Yesterday I taught an all-day workshop at Hugo House in Seattle. With set-up, lunch, bio-breaks, and post-mortem evaluations, such events run about seven hours, and they are exhausting for everyone, instructor and students alike. The students are concentrating hard, boiling down into their notes the essence of what is said , trying their best on the writing exercises. The instructor is, frankly, both performing (trying to be interesting, even riveting) and teaching (trying to pour whatever she has learned from thirty years of writing and publishing directly into the minds of people just starting both). By the end of the afternoon we all looked limp. I was hoarse. The coffee was gone.
Does any of this help beginning writers? I think it does, or I wouldn't do it. The trouble, as someone once said of advertising, is that I have no idea which parts help which students to what degree. I watch their faces, listen to their questions, try to shape the material to where I think they are. But there are fourteen of them and I'm not a mind reader and who actually knows?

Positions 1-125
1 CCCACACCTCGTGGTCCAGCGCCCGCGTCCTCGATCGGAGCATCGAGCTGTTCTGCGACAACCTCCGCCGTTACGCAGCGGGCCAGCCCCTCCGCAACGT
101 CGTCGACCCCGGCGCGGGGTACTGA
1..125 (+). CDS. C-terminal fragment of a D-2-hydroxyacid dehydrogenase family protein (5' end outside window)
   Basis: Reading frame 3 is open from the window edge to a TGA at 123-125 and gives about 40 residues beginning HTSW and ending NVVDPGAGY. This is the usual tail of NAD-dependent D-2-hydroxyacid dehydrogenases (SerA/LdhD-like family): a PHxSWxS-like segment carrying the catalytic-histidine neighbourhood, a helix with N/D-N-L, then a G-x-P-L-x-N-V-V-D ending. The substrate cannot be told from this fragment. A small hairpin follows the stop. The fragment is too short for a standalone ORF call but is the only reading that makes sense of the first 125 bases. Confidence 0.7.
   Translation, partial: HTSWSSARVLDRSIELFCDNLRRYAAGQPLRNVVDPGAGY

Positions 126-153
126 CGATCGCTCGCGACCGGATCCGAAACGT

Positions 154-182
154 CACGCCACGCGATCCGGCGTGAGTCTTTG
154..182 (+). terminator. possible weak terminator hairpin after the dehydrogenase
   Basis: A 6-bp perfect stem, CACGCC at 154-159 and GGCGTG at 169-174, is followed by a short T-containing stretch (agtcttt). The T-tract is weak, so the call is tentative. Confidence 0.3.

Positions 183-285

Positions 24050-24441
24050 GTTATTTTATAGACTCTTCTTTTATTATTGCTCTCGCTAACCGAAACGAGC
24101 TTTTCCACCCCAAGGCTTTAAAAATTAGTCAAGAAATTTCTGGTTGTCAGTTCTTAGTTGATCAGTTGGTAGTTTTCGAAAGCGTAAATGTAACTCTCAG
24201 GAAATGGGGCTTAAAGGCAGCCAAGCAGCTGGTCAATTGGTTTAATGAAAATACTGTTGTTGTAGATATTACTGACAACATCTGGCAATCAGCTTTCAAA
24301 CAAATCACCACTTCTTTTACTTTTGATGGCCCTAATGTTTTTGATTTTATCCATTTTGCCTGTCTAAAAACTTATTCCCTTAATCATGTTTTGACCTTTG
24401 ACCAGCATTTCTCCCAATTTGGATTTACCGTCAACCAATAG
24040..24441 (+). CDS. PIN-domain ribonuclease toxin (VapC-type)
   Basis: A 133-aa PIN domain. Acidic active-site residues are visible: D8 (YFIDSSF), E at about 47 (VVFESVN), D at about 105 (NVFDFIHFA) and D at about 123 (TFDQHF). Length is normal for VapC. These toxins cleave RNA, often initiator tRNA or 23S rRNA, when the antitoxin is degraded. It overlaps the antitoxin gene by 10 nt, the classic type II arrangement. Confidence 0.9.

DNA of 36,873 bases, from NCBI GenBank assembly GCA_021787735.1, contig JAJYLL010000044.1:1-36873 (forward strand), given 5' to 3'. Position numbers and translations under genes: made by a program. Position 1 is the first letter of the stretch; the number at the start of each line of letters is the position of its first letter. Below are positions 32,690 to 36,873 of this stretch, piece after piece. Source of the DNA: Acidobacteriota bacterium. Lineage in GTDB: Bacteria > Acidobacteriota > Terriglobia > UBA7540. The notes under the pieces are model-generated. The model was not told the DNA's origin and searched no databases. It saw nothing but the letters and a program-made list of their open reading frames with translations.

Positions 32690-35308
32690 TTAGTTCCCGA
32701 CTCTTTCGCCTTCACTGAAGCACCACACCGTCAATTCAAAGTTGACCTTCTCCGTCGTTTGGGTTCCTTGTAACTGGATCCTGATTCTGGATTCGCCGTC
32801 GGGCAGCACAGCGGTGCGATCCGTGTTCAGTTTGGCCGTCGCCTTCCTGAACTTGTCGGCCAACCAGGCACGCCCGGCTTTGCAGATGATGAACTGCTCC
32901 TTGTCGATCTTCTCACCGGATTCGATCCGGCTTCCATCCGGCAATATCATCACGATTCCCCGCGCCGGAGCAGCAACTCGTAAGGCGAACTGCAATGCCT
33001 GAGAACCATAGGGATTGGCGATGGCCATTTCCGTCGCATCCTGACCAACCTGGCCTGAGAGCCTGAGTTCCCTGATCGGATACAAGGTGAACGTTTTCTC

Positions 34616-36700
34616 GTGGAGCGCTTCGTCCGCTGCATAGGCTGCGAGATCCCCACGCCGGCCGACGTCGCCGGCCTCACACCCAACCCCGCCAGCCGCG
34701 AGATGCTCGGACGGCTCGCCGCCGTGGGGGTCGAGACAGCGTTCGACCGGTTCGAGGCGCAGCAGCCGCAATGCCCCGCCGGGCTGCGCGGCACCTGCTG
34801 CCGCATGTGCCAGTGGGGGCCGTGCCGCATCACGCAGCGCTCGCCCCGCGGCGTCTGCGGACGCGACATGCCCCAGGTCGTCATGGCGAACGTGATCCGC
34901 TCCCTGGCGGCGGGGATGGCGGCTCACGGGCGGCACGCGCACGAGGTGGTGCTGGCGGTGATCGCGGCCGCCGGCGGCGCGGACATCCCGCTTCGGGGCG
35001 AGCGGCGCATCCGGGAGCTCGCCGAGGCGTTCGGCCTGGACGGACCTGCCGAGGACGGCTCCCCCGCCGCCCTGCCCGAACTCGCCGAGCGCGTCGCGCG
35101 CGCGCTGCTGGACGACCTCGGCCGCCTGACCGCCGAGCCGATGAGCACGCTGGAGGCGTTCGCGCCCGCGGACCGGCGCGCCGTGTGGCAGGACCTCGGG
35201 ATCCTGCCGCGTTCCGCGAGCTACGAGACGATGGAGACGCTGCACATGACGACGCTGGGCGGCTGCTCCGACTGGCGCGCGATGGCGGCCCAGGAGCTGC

Yesterday's workshop was "Planning Your Novel." We talked about genre, point of view, setting, character development, beginning situation, where to begin the story, plotting, and the commitment and pacing of writing a novel. Maybe it will be of use to some of them. But I will never really know and, in truth, neither will they. Did that author begin her successful novel in that way as a result of something she learned in my class, or would she have done so anyway, or was it because of something she learned elsewhere or of the phases of the moon or what?
These are mysteries. But, then, so is all of writing. So much of it comes not from planning but during the process itself -- unbidden, a gift. From somewhere.